Prescription Drug Abuse: A Growing Epidemic
Almost half a century ago, President Richard Nixon declared a “War on Drugs”1 and over 3 decades ago the Reagan administration launched the very popular “Just Say No” campaign2.
Today, this war continues to rage on by evolving and re-emerging in new forms. New drugs are constantly being introduced and they keep finding their way out into the market. The authorities have their work cut out for them, and for the most part have done a good job of it. One thing is for certain, no side appears to be winning.
In the very early days of the war against drugs, the issue of prescription drugs never figured prominently enough with drug abuse prevention advocates. At the time, opioids were seldom used for pain management because it was considered addictive (which of course it is) and it also became less and less effective over time, compelling pain sufferers to use more of it.
By the 1990’s, things began to change. Opioids were increasingly being prescribed to manage chronic pain and at larger doses. In 2000, a staggering 174 million opioid prescriptions were dispensed. By 2009 this increased further to 257 million! Doses of 74 milligrams per person went up to an unbelievable 369 milligrams! These numbers by themselves strongly indicate that prescription drug use has grown into epidemic proportions.
How Serious is Prescription Drug Abuse?
- 2009, nearly 1/3 of first-time drug users aged 12 and above began by using prescription medication they found lying around at home or at a friend’s home, given by friends in school or at parties, etc.
- 2011, some 6.1 million people used prescription drugs non-medically.
- 2013, the non-medical use of prescription drugs among young people aged 12-17 was second only to marijuana as the most prevalent illicit drug use.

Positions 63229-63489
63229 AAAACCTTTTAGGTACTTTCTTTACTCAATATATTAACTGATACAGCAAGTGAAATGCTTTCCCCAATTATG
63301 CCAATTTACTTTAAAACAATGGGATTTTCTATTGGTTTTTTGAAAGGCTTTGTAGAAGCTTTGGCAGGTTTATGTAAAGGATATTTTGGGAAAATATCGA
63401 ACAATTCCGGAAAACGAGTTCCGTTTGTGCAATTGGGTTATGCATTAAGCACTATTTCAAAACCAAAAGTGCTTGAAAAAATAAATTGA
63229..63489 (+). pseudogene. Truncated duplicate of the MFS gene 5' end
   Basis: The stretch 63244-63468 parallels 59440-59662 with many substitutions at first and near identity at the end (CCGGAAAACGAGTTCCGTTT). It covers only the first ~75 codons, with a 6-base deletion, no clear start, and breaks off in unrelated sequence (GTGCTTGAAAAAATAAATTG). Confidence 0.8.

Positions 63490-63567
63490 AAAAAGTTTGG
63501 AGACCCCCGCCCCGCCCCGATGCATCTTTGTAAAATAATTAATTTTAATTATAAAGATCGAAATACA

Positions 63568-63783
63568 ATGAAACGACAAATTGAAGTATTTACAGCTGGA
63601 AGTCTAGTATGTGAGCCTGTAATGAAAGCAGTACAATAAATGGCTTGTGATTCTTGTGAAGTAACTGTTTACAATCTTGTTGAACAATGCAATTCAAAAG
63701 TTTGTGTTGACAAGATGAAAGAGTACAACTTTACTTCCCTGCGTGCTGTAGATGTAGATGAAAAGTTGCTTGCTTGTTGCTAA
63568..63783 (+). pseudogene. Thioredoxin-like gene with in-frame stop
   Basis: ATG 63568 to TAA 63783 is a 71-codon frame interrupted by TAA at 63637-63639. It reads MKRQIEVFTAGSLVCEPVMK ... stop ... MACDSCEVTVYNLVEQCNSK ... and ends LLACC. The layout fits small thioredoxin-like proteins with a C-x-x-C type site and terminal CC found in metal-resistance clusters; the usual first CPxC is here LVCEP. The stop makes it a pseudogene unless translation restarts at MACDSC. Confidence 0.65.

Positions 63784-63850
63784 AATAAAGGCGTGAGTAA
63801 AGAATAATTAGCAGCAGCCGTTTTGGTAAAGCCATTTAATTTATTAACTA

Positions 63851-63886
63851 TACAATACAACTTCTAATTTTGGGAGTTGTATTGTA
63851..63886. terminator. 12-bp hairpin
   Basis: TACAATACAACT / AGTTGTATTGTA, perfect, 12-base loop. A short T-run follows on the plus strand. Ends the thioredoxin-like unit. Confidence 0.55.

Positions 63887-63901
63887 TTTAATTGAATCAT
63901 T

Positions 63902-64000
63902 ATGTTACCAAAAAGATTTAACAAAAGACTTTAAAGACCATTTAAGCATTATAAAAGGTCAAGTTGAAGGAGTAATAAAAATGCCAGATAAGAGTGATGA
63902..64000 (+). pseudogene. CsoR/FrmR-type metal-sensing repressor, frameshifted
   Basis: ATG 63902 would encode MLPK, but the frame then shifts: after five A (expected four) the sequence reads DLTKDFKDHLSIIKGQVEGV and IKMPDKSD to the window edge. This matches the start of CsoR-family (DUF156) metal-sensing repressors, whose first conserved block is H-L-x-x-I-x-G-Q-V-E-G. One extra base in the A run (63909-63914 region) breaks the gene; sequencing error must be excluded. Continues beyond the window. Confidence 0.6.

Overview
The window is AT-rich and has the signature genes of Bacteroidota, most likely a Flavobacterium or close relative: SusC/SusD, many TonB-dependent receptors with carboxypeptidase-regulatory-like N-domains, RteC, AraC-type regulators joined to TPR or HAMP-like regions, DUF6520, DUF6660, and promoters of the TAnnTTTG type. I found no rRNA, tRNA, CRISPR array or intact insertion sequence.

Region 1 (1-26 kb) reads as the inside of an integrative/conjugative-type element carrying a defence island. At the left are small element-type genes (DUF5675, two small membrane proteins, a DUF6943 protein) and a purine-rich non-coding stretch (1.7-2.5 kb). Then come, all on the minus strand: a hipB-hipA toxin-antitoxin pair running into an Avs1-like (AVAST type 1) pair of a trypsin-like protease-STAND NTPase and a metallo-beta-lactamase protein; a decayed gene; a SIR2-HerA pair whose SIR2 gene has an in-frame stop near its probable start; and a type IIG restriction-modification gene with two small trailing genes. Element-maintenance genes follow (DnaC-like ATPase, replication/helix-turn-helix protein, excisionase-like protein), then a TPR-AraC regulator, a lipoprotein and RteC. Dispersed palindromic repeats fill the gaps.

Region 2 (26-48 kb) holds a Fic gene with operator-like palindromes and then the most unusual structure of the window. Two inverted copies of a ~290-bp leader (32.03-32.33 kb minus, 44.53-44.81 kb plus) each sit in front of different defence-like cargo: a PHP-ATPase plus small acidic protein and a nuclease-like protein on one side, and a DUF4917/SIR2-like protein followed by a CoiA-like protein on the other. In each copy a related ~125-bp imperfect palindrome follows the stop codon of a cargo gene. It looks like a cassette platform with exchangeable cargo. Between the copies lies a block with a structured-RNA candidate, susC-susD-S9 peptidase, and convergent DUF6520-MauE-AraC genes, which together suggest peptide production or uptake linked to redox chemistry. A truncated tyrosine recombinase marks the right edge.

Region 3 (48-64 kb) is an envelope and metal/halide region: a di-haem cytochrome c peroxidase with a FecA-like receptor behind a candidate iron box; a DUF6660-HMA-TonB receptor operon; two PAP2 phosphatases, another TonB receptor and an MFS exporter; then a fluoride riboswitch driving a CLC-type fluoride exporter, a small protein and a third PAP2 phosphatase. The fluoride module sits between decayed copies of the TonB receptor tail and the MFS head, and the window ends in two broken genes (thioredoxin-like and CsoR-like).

- Deaths from prescription drug overdose increased 4x since 1999 and actually exceeds the number of deaths from cocaine and heroin combined.
Clearly, the same prescription-drug-abuse that used to be whispered about as an embarrassing family secret has grown to become a bona fide public health crisis, so much so that the CDC has called it an epidemic. The war on drugs is no longer confined to back alleys, it has moved into our homes.
How Did Prescription Drug Abuse Become an Epidemic?
A 2014 study reports that 55% of Americans misused their prescription meds. Forms of misuse include skipping doses, mixing them with illicit drugs, sharing them with family members and friends who may or may not be self-medicating or selling them to other people. Some experts now view prescription drug misuse as being even more serious than the abuse of illicit drugs.
How Can The Prescription Drug Abuse Epidemic Be Remedied?
First and foremost, we should recognize that some of the tools that have worked in the past against illicit drug abuse may not necessarily offer a solution to this fight we are facing with prescription drug abuse.
- Prevention over prosecution – Increasing the severity of punishment for drug abuse has not resulted to any significant decline in drug abuse. There are over 2.3 million people in U.S. prisons and over 500,000 of them are there for drug offenses, including many young individuals. Perhaps we should pay closer attention to the circumstances that drive these people to drugs.
- Holistic approach vs. silo fixes – If we indiscriminately limit access to prescription meds, people who legitimately need them for medical purposes will suffer in the process. A holistic approach takes into consideration the physical, emotional, mental, spiritual and social aspects.3
- Keep up with the times – “Just Say No” may have worked on the young people of that era, but it will not work on the youth of today who are very much aware for example that marijuana is legal in some states already. Perhaps educating our youth unceasingly about the negative health implications of misusing prescription drugs will work better than simply telling them to “Just Say No”.
- Take advantage of technology – There are mobile apps now that track medications and alert patients to take their pills at the right times. Other more sophisticated tools enable doctors to group health plans and administrators in order to identify practitioners who may be prescribing pain meds indiscriminately and patients who may be using them inappropriately. Soon it may be widely possible to get alerts when a patients attempts to fill several prescriptions in a single prescription period.
These tools seek to keep pace with the growing problem of prescription drug abuse as it is today. Armed with these tools along with new and better strategies, anti-prescription drug abuse advocates are hopeful for the future.